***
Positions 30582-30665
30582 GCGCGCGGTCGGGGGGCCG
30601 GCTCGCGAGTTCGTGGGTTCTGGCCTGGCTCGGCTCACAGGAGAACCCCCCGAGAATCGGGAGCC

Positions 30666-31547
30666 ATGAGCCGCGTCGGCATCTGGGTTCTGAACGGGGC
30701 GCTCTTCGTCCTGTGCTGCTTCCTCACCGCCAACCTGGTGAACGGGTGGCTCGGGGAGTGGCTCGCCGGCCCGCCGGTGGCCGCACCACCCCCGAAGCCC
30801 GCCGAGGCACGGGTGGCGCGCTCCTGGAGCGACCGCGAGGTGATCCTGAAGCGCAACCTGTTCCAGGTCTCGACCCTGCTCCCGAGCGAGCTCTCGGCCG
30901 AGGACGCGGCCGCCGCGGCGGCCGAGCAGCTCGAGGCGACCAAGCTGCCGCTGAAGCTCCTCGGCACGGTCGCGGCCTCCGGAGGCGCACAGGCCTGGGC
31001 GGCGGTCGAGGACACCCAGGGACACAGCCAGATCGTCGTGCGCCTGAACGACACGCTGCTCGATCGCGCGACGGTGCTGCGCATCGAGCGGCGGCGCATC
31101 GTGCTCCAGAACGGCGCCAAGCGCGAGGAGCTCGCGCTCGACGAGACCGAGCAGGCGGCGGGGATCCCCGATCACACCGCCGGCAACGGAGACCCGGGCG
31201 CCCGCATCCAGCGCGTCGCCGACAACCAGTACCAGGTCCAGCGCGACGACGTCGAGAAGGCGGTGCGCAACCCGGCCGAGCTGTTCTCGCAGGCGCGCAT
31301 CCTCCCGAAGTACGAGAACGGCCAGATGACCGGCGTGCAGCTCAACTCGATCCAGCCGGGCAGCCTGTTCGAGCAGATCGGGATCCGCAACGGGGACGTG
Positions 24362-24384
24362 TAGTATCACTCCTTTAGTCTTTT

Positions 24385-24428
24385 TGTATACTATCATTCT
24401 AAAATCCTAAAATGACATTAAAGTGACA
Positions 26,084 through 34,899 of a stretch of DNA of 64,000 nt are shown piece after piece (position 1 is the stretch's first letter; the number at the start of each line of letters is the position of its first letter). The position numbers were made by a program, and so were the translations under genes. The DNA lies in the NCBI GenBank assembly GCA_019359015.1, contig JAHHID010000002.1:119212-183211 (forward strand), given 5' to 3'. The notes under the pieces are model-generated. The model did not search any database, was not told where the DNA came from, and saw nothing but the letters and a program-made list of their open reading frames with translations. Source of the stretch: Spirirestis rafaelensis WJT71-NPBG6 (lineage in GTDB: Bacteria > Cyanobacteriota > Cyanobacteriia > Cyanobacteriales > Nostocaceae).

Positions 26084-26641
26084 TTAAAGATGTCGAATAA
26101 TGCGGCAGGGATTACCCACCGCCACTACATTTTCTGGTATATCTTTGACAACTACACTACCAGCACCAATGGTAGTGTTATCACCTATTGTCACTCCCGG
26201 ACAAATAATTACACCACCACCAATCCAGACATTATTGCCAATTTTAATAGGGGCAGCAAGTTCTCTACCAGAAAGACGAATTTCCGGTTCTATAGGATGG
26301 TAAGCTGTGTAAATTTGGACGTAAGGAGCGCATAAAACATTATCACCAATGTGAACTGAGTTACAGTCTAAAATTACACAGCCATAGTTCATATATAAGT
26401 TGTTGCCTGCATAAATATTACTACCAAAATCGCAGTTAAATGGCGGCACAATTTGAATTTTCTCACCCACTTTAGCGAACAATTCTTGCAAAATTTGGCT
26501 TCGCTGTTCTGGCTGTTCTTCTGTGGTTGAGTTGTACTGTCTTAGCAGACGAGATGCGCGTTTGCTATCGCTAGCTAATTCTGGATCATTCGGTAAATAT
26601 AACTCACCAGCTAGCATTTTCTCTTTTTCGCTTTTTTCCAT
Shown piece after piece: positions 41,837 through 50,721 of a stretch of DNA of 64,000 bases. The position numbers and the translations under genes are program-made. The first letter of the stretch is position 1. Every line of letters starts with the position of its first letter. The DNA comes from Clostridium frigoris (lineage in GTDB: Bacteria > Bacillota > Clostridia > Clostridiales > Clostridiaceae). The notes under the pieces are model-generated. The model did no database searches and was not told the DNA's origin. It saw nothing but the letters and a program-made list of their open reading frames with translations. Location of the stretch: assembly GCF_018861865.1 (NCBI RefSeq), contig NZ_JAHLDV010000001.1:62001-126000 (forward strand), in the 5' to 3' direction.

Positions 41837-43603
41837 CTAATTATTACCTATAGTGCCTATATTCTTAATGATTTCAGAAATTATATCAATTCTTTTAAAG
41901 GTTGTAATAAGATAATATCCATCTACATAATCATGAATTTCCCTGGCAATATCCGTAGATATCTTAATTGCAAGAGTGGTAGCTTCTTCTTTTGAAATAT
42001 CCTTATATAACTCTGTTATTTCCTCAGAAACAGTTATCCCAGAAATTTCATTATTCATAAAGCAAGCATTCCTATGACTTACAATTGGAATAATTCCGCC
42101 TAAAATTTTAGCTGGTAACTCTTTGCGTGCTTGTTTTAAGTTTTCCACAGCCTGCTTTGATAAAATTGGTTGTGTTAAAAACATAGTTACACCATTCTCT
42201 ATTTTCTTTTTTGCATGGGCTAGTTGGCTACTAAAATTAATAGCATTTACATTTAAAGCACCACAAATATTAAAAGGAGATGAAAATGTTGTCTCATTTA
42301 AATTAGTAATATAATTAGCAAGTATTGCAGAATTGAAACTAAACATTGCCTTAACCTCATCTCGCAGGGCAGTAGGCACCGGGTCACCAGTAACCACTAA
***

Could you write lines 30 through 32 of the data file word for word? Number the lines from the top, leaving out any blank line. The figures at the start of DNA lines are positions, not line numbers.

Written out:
41901 GTTGTAATAAGATAATATCCATCTACATAATCATGAATTTCCCTGGCAATATCCGTAGATATCTTAATTGCAAGAGTGGTAGCTTCTTCTTTTGAAATAT
42001 CCTTATATAACTCTGTTATTTCCTCAGAAACAGTTATCCCAGAAATTTCATTATTCATAAAGCAAGCATTCCTATGACTTACAATTGGAATAATTCCGCC
42101 TAAAATTTTAGCTGGTAACTCTTTGCGTGCTTGTTTTAAGTTTTCCACAGCCTGCTTTGATAAAATTGGTTGTGTTAAAAACATAGTTACACCATTCTCT